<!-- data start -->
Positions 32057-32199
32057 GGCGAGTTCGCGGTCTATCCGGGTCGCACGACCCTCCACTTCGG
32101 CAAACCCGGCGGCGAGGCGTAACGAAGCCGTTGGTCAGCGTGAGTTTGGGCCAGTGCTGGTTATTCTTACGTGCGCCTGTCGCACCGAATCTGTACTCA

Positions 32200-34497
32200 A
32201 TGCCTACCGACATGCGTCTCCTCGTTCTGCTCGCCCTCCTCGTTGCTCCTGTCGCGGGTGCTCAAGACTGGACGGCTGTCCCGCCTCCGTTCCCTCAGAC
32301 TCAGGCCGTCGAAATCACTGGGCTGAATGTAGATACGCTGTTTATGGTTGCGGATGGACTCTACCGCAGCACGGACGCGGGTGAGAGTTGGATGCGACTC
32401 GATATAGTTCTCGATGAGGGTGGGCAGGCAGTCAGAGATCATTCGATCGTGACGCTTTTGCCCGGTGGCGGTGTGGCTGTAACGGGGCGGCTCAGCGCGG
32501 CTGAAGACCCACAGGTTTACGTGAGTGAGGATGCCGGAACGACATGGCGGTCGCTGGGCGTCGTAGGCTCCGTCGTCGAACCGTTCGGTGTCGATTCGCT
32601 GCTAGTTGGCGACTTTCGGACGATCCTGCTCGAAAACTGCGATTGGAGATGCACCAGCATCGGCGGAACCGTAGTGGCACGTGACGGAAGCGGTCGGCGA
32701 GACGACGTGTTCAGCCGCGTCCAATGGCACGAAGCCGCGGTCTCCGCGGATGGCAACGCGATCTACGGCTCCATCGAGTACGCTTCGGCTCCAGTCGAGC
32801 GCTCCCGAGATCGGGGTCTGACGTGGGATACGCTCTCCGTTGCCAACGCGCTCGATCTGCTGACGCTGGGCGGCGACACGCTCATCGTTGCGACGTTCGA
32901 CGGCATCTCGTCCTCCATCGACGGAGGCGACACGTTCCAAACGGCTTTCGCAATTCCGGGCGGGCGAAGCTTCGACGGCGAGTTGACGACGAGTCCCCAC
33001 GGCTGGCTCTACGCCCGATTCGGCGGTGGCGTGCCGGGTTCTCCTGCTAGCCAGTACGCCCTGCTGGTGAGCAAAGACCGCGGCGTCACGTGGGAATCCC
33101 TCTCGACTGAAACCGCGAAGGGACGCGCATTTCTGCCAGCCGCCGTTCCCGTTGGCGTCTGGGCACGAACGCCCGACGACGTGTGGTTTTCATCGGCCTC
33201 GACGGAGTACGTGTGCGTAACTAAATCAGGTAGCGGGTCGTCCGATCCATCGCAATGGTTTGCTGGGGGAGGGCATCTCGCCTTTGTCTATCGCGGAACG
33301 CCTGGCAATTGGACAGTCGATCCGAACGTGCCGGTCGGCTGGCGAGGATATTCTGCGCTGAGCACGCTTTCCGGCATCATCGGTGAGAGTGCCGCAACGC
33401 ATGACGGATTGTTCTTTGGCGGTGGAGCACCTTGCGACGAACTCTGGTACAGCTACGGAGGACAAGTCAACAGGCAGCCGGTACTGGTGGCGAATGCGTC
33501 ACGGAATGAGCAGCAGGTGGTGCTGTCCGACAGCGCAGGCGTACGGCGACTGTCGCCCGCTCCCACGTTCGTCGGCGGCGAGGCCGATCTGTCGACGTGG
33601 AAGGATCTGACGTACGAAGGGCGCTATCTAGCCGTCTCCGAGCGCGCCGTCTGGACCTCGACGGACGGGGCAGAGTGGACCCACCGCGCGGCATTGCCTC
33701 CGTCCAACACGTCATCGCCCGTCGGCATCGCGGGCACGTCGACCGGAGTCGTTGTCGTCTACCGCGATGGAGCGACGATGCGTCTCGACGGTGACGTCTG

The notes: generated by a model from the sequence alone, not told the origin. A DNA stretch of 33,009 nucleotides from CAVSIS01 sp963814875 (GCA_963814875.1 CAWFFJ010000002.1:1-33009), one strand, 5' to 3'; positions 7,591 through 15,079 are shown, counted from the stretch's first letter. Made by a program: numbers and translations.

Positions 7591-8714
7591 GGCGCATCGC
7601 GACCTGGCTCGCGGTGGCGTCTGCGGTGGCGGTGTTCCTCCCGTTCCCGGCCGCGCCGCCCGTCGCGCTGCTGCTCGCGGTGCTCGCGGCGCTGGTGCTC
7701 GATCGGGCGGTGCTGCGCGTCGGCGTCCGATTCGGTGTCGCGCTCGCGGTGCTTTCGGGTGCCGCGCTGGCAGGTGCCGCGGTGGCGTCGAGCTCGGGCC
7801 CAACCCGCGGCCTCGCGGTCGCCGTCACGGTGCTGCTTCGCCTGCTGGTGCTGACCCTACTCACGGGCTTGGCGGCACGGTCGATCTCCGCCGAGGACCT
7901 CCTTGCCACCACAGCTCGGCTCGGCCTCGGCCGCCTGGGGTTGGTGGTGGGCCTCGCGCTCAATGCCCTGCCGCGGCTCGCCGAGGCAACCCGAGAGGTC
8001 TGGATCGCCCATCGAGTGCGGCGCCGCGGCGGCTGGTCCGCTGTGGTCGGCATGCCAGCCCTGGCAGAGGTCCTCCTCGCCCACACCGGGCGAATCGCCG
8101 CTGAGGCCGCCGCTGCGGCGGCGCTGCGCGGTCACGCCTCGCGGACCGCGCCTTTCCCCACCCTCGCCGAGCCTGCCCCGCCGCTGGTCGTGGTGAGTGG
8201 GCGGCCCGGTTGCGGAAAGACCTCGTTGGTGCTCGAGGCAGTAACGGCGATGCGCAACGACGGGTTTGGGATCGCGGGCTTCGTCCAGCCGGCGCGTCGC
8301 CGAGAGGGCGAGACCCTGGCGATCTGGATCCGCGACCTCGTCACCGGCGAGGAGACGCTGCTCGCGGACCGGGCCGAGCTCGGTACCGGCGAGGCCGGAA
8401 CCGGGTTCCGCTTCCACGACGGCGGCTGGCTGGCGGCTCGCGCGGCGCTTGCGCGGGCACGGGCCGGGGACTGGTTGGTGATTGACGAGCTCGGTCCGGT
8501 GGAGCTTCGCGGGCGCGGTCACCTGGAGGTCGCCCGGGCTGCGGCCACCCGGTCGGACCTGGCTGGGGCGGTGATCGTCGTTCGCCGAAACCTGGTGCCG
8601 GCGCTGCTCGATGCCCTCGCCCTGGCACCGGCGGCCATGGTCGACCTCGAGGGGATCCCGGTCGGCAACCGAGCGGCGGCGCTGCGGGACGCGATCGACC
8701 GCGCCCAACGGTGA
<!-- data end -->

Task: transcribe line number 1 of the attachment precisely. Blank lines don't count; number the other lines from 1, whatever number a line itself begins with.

Positions 32057-32199